by Uthman Badar
Prof. Mohamad Abdalla in a recent video (here: https://goo.gl/eeIidL) raises this question and answers it with the claim that the is no incompatibility between being Muslim and Australian.
The core of his argument is that Islam incorporates beneficial and harmless cultural practices. It did this wherever it went. In Africa, Islam looks African. In China, Chinese. The real, deeper values of Australia are things like caring for others, egalitarianism, free health and education, a good taste for architecture and art. These are compatible with Islam. Therefore, one can and should be both Muslim and Australian.
That is his argument and it is not only flawed and extremely superficial, but dangerous.
1. It assumes that identity is all about cultural practices. A matter as important as how one identifies oneself is reduced to clothing and architecture. If the argument was that Islam does not seek a monolithic culture but allows a large degree of cultural diversity, that would be one (rather uncontroversial) thing (although there is much to be said about this notion that Islam incorporates cultural practices but we’ll leave that for another time). But to make an argument about values and identity through cultural practices is superficial. What of beliefs, creed, values, ideology, conceptions of purpose, success, political/economic/social views? Are we to understand that the colour and design of one’s hijab is more important than one’s creed or worldview?
2. What does it mean to be ‘Australian’? We know there is no objective core to being ‘Australian’ (as there is to being Muslim for instance). It has a pejorative political usage and various disputed popular usages. If we are to define it, how can we reduce the matter to caring for others, free education and architecture? Australia is a modern secular, democratic, capitalist, liberal nation-state built on a brutal and unjust invasion. How in the world can all that be ignored when conceiving of any notion of being ‘Australian’? All of these are defining features of Australia.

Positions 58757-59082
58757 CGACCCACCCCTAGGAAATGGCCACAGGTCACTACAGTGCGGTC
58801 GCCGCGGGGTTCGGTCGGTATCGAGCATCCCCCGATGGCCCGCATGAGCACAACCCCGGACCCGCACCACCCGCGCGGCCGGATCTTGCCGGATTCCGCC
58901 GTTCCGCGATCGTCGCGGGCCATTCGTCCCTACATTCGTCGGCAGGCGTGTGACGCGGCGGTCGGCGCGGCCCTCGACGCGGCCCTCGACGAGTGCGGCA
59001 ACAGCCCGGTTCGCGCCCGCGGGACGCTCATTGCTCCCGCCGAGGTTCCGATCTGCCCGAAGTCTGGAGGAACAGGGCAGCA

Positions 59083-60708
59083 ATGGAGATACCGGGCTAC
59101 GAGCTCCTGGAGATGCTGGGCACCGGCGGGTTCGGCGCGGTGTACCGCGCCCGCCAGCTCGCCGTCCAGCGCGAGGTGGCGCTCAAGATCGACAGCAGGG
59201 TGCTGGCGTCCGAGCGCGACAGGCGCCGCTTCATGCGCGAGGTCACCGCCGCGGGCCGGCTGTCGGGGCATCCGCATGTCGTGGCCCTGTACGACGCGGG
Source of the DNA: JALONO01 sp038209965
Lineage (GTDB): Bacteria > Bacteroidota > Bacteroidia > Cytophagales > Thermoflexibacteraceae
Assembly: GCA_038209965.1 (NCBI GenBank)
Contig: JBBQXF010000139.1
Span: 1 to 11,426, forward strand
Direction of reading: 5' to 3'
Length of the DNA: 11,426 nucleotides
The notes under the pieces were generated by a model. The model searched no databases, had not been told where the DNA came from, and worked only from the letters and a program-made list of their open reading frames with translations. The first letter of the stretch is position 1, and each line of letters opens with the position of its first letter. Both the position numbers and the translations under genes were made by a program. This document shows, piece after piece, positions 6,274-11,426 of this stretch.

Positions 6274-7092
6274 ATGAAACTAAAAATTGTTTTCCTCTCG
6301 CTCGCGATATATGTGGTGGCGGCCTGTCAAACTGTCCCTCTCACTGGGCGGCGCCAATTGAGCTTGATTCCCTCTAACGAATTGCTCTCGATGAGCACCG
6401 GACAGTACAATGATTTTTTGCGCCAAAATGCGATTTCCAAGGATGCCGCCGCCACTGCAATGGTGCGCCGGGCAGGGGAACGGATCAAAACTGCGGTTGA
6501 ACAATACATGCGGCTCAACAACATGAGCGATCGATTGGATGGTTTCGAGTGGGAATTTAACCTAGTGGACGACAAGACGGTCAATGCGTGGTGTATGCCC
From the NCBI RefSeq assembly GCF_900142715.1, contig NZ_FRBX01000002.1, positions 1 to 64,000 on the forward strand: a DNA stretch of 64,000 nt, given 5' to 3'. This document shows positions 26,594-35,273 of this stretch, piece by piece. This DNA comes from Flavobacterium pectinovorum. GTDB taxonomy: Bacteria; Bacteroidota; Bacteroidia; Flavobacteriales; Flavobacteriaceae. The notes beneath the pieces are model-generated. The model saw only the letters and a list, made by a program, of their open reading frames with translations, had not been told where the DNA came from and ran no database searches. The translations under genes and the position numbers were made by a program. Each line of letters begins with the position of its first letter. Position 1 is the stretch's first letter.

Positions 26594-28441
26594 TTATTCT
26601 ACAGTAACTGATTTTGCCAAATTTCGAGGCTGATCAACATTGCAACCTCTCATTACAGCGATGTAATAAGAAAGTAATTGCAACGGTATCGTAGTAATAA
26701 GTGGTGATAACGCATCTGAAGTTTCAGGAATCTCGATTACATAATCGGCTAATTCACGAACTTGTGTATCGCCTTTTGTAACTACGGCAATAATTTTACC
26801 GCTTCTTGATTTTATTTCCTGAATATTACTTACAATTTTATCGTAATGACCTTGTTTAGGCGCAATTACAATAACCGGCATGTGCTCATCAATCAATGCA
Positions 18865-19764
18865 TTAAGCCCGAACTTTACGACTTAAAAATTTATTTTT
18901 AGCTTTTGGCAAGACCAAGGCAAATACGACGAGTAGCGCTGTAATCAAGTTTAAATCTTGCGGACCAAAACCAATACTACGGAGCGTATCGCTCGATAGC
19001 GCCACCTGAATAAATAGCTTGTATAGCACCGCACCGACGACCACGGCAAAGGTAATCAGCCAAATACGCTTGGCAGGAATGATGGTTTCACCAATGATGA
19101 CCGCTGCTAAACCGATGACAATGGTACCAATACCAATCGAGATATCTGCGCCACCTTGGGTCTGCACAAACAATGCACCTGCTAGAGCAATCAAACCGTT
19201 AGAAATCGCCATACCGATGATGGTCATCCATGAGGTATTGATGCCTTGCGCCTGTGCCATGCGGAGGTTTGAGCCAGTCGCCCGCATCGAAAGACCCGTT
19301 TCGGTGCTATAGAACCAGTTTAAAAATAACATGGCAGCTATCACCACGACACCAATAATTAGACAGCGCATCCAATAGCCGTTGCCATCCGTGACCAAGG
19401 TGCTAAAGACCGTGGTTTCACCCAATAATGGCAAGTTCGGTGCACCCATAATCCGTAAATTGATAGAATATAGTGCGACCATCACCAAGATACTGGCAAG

3. Even when reducing the issue to cultural practices, Prof. Abdalla has to be contradictorily selective to do away with all the bad cultural practices. Thus he argues that alcoholism and drug abuse are not Australian values because they are not peculiar to Australia and happen everywhere, but then goes on to affirm ‘caring for others’ and ‘good taste of architecture and art’ as Australian values. Are these peculiar to Australia? The rest of the world don’t care for others or have good taste of art?
4. What makes this argument and the approach it pushes dangerous is that it does away with the Islamic conception of the world and people and the clear distinction between Islam and its people and kufr and its people. It ignores all the factors that determine and distinguish iman and kufr, foregrounds cultural practices and as a result conceives of collectivities on other grounds. So instead of the Prophetic conception of the Muslim ummah as “one to the exclusion of others” – that is, identity and loyalty determined based on iman and kufr – we have people identifying and dividing on nationalities. Out with al-wala wa al-bara. Out with the struggle between Islam and kufr. Out with the struggle to establish the deen of Allah and make the word of Allah the highest.
5. Such an approach is political suicide for the Ummah and facilitates the agenda of western governments against Islam and Muslims. This is why such views are promoted and used by the governments. It is no coincidence that an extract from a khutba by Prof. Abdalla on this same topic with this same argument was hosted on the Abbott Government’s ‘Resilient Communities’ website in 2013 as a model sermon. It is also presented by the Government-initiated and funded National Imams Consultative Forum as a model sermon. This is because it facilitates government efforts to assimilate Muslims and strip from their core Islamic perspectives that don’t sit well in the modern secular liberal order.
6. Our message to the our youth should be to be proud and confident in their Islam and to identify as Muslims alone. Not as Australians, Americans, Europeans, or even Pakistanis or Lebanese for that matter. These are all shallow identifications and entities defined by matters contrary to Islam. Not identifying with being ‘Australian’ does not make one an outsider or a threat. Nor does it mean we isolate ourselves and don’t engage with wider society. Nay, it means that we are ideologically principled and honest. We engage with all and sundry, with respect and courtesy, but on the basis of our worldview. And it means that we carry a message and a call to change the world, instead of us merely accepting things as they are.
Tawfiq is from Allah.